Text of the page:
4. Lost in Space “I”

We have long interpreted the Greek myth of Narcissus is a story to mean that he fell in love with himself, that he imagined the reflection to be his own image. And the  psychological term “narcissism” which originated from this myth, widely used to mean the pursuit of gratification from egotistic admiration of one’s self attributes. Interestingly, Marshall McLuhan holds in his book, Understanding media : The Extensions of man, that the youth Narcissus mistook his reflection in the water for another person and therefore, the point of the myth is the fact that men at once become fascinated by any tension of themselves in any material other than themselves. Narcissus is benumbed as the word Narcissus indicates, which is from the Greek word, narcosis, means ‘numbness.’ It is a penetrating interpretation.

As we generally know, if Narcissus fell in love with himself, it must mean, at least, that he is conscious of the reflection in the water as his own image. In this sense, the Narcissus, as a viewer, perceives that the reflection in the water is not an ’actual’ being but mere an image of himself. But he is not able to see the image as it really is, but to see it appears to be. The youth Narcissus is lost in himself being blind in mind, just as we are lost in the visual information world being desensitized.

Echo and Narcissus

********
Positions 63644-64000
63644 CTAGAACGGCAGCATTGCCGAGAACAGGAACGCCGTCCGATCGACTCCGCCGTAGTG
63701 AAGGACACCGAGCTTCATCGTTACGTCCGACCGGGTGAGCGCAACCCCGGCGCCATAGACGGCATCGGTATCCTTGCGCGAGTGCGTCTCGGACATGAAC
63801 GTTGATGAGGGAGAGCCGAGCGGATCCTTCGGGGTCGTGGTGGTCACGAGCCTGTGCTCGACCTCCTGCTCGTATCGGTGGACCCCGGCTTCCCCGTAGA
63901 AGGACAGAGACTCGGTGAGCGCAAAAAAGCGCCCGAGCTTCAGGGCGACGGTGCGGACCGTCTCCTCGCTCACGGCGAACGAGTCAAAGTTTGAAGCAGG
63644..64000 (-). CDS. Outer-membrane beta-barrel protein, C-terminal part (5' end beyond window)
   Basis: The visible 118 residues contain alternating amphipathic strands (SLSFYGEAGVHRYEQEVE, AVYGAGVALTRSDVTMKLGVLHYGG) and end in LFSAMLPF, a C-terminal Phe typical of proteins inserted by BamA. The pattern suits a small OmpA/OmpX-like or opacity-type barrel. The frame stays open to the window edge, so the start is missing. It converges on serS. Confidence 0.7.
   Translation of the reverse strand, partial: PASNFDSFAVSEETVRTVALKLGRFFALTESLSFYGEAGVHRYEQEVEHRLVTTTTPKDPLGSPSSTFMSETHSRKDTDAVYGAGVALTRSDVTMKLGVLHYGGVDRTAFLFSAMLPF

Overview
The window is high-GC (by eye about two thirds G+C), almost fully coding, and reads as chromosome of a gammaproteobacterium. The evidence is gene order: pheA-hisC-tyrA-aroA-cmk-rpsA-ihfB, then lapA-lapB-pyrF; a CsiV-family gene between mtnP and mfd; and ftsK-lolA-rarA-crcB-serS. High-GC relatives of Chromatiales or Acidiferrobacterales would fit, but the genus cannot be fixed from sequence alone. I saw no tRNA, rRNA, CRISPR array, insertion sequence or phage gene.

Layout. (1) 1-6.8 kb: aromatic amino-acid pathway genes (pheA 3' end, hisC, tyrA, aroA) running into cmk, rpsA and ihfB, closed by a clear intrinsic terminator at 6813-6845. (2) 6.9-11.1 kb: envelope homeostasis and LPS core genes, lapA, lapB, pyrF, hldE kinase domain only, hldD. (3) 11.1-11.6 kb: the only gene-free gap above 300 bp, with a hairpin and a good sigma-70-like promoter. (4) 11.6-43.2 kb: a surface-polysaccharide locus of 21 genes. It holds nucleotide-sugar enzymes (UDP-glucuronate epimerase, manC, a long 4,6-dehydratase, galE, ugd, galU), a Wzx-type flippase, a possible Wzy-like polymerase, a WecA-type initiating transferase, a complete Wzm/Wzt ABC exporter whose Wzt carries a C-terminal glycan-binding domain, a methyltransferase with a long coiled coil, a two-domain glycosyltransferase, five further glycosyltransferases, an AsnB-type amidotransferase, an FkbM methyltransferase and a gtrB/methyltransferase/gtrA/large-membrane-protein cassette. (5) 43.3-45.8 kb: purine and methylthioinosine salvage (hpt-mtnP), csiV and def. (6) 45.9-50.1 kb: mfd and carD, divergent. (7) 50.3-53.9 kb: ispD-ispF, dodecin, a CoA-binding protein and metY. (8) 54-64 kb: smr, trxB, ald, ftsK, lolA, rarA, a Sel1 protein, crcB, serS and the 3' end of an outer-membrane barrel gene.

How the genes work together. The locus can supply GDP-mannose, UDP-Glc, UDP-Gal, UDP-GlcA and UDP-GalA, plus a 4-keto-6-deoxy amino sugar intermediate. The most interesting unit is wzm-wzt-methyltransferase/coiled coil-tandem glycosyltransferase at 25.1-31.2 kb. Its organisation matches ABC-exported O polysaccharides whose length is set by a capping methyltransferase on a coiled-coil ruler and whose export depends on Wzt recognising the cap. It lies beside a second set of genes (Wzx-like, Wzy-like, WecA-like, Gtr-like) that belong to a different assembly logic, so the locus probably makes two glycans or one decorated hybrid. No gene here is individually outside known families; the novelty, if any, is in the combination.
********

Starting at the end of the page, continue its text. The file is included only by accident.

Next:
There was a clear fountain, with water like silver, to which the shepherd never drove their flocks, nor the mountain goats resorted, nor any of the beasts of the forest; neither was it defaced with fallen leaves or branches; but the grass grew fresh around it, and the rocks sheltered it from the sun. Hither came one day the youth, fatigued with hunting, heated and thirsty. He stooped down to drink, and saw his own image in the water; he thought it was some beautiful water spirit living in the fountain. He stood gazing with admiration at those bright eyes, those locks curled like the locks of Bacchus or Apollo, the rounded cheeks, the ivory neck, the parted lips, and the glow of health and exercise over all. He fell in love with himself. He brought his lips near to take a kiss; he plunged his arms in to embrace the beloved object. It fled at the touch, but returned again after a moment and renewed the fascination. He could not tear himself away; he lost all thought of food or rest, while he hovered over the brink of the fountain gazing upon his own image. He talked with the supposed spirit: “Why, beautiful being, do you shun me? Surely my face is not one to repel you. The nymphs love me, and you yourself look not indifferent upon me. When I stretch forth my arms you do the same; and you smile upon me and answer my beckonings with the like.” His tears fell into the water and disturbed the image. As he saw it depart, he exclaimed, “Stay, I entreat you! Let me at least gaze upon you, if I may not touch you.” With this, and much more of the same kind, he cherished the flame that consumed him, so that by degrees he lost his color, his vigor, and the beauty which formerly had so charmed the nymph Echo. She kept near him, however, and when he exclaimed, “Alas! alas!” she answered him with same words. He pined away and died; and when his shade passed the Stygian river, it leaned over the boat to catch a look at itself in the waters. The nymphs mourned for him, especially the water nymphs; and when they smote their breasts Echo smote hers also. They prepared a funeral pile and would have burned the body, but it was nowhere to be found; but in its place a flower, purple within, and surrounded by white leaves, which bears the name and preserves the memory of Narcissus.

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